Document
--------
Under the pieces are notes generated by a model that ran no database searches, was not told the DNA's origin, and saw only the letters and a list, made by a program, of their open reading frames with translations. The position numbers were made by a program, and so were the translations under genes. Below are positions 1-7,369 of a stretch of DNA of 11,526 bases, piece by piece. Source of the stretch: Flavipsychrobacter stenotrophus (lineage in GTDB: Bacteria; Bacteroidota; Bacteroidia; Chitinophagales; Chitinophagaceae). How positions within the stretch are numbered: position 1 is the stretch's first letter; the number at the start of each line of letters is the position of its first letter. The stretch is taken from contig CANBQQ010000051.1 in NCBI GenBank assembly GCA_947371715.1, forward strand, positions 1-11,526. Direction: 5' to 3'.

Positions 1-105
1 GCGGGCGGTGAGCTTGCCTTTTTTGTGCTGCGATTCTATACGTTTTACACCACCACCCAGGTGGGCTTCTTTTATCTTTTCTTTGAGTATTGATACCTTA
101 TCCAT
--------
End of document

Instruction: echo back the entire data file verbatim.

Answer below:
Under the pieces are notes generated by a model that ran no database searches, was not told the DNA's origin, and saw only the letters and a list, made by a program, of their open reading frames with translations. The position numbers were made by a program, and so were the translations under genes. Below are positions 1-7,369 of a stretch of DNA of 11,526 bases, piece by piece. Source of the stretch: Flavipsychrobacter stenotrophus (lineage in GTDB: Bacteria; Bacteroidota; Bacteroidia; Chitinophagales; Chitinophagaceae). How positions within the stretch are numbered: position 1 is the stretch's first letter; the number at the start of each line of letters is the position of its first letter. The stretch is taken from contig CANBQQ010000051.1 in NCBI GenBank assembly GCA_947371715.1, forward strand, positions 1-11,526. Direction: 5' to 3'.

Positions 1-105
1 GCGGGCGGTGAGCTTGCCTTTTTTGTGCTGCGATTCTATACGTTTTACACCACCACCCAGGTGGGCTTCTTTTATCTTTTCTTTGAGTATTGATACCTTA
101 TCCAT